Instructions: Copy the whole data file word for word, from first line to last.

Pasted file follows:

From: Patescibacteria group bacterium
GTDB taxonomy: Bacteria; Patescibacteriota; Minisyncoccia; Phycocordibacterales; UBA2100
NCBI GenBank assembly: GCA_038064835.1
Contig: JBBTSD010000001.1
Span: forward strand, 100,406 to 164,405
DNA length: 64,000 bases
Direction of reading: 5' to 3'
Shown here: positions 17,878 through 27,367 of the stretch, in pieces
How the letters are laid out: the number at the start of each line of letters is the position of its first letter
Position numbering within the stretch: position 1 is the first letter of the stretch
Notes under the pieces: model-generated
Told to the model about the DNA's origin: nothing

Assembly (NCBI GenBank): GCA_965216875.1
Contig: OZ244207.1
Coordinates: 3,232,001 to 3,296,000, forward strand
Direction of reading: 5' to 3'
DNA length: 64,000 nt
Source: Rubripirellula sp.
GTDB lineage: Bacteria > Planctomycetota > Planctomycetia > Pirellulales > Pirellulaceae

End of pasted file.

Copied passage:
From: Patescibacteria group bacterium
GTDB taxonomy: Bacteria; Patescibacteriota; Minisyncoccia; Phycocordibacterales; UBA2100
NCBI GenBank assembly: GCA_038064835.1
Contig: JBBTSD010000001.1
Span: forward strand, 100,406 to 164,405
DNA length: 64,000 bases
Direction of reading: 5' to 3'
Shown here: positions 17,878 through 27,367 of the stretch, in pieces
How the letters are laid out: the number at the start of each line of letters is the position of its first letter
Position numbering within the stretch: position 1 is the first letter of the stretch
Notes under the pieces: model-generated
Told to the model about the DNA's origin: nothing

Assembly (NCBI GenBank): GCA_965216875.1
Contig: OZ244207.1
Coordinates: 3,232,001 to 3,296,000, forward strand
Direction of reading: 5' to 3'
DNA length: 64,000 nt
Source: Rubripirellula sp.
GTDB lineage: Bacteria > Planctomycetota > Planctomycetia > Pirellulales > Pirellulaceae